The big day is approaching.
You’ve bought the place of your dreams and you can’t wait to move in.
Settlement day is when your new property officially becomes yours. The contracts are signed, the paperwork is handed over and ownership is transferred onto your name. It’s all smooth sailing…
Not so fast.
A settlement can be a stressful process if things haven’t been lined up correctly. From termites to fine print, there are many obstacles that can complicate your special day, and potentially add to your expenses.
To make sure the day runs smoothly, here’s a complete checklist of everything you need to do before settlement.
1. Arrange a conveyancer or solicitor
Your first job should be to arrange a legal representative to take care of all the extensive paperwork and formalities that come with buying and selling a property.
Licensed conveyancers are the most commonly employed professionals to handle these affairs, however some solicitors are qualified to oversee the conveyancer process too.
Among other tasks, your chosen legal representative will be able to perform the following:
- Prepare and/or clarify documentation
- Research property and certificate of title
- Check for easements and other information you need
- Calculate rates and taxes
- Conduct a property settlement on your behalf
- Conduct a final title search
- Represent your interests with a real estate agent or vendor
Although it is possible to handle the legal processes yourself, it’s strongly recommended against. Property laws can be very complicated and you will be held responsible for any mistakes that are made.
2. Building and pest inspection
When buying a house, additional expenses can start to cause serious headaches. This is why arranging a building and pest inspection is so important.
There are many problems with a property that may not be immediately visible during a standard inspection. Water, fire and termite damage are just some of the underlying issues that require expensive repairs, even when a house appears fine on the surface.
The professional who conducts your building and pest inspection report will be able to identify every issue with a property and cost of necessary action to rectify them. You can potentially use this information to leverage a better deal for the home or to request action to be taken before the contract is signed.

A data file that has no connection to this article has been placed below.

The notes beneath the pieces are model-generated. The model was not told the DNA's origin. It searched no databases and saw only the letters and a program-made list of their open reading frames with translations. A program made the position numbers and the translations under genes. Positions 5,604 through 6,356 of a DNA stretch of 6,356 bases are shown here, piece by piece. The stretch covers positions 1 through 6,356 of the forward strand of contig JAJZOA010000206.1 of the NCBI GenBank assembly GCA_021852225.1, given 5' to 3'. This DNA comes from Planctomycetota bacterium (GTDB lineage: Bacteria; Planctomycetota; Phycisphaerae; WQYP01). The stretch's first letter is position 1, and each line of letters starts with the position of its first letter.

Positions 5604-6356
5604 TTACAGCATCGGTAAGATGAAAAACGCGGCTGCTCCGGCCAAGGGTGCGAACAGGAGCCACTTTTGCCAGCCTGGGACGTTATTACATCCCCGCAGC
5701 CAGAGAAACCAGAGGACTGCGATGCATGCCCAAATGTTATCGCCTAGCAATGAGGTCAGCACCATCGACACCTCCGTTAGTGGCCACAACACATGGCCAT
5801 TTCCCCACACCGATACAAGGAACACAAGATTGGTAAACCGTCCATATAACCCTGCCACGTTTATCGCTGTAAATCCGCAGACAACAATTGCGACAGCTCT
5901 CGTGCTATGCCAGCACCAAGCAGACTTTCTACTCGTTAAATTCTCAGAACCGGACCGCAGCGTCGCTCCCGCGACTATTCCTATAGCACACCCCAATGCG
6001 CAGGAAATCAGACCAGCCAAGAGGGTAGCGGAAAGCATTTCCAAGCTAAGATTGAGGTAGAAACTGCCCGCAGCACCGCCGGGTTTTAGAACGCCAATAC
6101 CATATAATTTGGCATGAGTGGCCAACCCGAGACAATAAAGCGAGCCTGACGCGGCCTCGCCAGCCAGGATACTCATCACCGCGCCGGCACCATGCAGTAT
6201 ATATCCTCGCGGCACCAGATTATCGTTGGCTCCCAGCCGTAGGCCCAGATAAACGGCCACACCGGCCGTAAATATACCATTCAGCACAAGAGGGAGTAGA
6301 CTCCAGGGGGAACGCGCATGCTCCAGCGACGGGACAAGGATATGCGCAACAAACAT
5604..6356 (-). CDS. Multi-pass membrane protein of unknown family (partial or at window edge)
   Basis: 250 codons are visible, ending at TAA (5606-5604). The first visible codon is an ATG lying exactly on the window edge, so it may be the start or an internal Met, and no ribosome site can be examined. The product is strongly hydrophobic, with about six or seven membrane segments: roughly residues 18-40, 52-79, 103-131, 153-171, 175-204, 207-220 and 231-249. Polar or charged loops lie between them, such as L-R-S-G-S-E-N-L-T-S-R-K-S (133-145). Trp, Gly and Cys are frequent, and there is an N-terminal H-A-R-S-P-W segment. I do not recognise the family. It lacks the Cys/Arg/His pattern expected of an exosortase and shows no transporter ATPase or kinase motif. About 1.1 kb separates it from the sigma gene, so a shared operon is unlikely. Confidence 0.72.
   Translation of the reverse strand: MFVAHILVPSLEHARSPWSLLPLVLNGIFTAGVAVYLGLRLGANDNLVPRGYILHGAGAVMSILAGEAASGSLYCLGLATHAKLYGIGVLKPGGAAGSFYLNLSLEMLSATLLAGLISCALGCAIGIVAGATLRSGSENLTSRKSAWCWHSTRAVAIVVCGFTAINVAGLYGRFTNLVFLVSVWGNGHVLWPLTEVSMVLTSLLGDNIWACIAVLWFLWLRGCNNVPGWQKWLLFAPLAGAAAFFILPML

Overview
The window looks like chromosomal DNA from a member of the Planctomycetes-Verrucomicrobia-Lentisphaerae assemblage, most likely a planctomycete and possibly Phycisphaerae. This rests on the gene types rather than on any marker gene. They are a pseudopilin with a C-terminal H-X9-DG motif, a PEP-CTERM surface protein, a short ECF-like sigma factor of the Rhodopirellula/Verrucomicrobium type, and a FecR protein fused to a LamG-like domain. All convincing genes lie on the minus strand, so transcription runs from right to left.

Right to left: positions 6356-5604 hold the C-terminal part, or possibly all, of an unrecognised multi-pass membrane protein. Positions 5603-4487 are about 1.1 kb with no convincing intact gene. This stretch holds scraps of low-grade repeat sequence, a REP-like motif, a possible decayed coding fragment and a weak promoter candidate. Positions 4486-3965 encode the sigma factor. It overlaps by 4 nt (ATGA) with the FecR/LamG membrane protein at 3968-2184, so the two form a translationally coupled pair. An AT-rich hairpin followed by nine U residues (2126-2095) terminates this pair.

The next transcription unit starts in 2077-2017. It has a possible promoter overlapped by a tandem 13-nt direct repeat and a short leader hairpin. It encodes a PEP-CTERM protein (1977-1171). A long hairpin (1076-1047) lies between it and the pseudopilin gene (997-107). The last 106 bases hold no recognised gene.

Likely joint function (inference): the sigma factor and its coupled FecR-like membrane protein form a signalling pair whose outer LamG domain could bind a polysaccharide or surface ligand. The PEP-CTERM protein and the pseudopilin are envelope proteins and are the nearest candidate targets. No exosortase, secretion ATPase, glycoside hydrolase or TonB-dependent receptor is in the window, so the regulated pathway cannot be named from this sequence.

To avoid any unpleasant surprises after settlement, make sure a building and pest inspection is ticked off your list.
3. Prepare the money
Your deposit should be paid in full to the seller’s real estate agent or solicitor by the agreed upon date, which will be held in a trust account until the date of settlement.
Using your lender and legal representative, ensure the money is set up for a smooth handover on settlement day. This includes rereading your loan confirmation, knowing the payment amounts and dates, as well making sure the cheques are all heading in the right direction.
In Victoria, the buyer is responsible for any damage to a property after the date of settlement. To make sure you are fully covered, organise your insurance to take effect as soon as the property is in your name.
Some buyers rely on the vendor’s insurance during this period, which leaves them partially or totally unprotected from any damage that occurs to the property. Organising insurance early in the process will give you peace of mind when settlement day arrives.
5. Pre-settlement inspection
The pre-settlement inspection will probably be the most important inspection you undertake. It’s your chance to make sure the property is in the exact condition that you bought it, and that any agreed upon repairs in the contract have taken place.
You should arrange the inspection with the vendor’s real estate agent to happen at least a week before settlement day, allowing time for any necessary resolutions to be reached.
The property should contain every item the vendor agreed to leave. Take photos and document your inspection, and be sure to raise any concerns with the vendor before settlement.
You are only entitled to one pre-settlement inspection, so make sure you cover all bases.
6. Connect the utilities
It won’t be the most exciting task to do before settlement but it will be one of the most important.
If you’re planning to move in from the date of settlement, you’ll want to have all the amenities lined up so you’re not left in the dark.
Although our conveyancer will send a change of ownership form to the Water Authority advising them of the transfer of ownership, you will need to notify your internet, energy and water providers yourself.
7. Collect the keys
Arrange to collect the keys from the real estate agent or your legal representative once the settlement has been completed. It might be simple, but it will another thing off your plate when you’re ready to move in.
After settlement, it’s also common practice to change any locks, codes or passes so the new owner knows who has access to the property.
8. Say goodbye to your home
Last but not least, take the time to say goodbye to the home you have now. Moving to a new home is a big deal so reflect on the memories you have.
Gathering your family for one last meal at your old house is a great way to celebrate an important life milestone.
Staying organised and on top of your settlement will keep you stress-free as you start the next chapter in your life.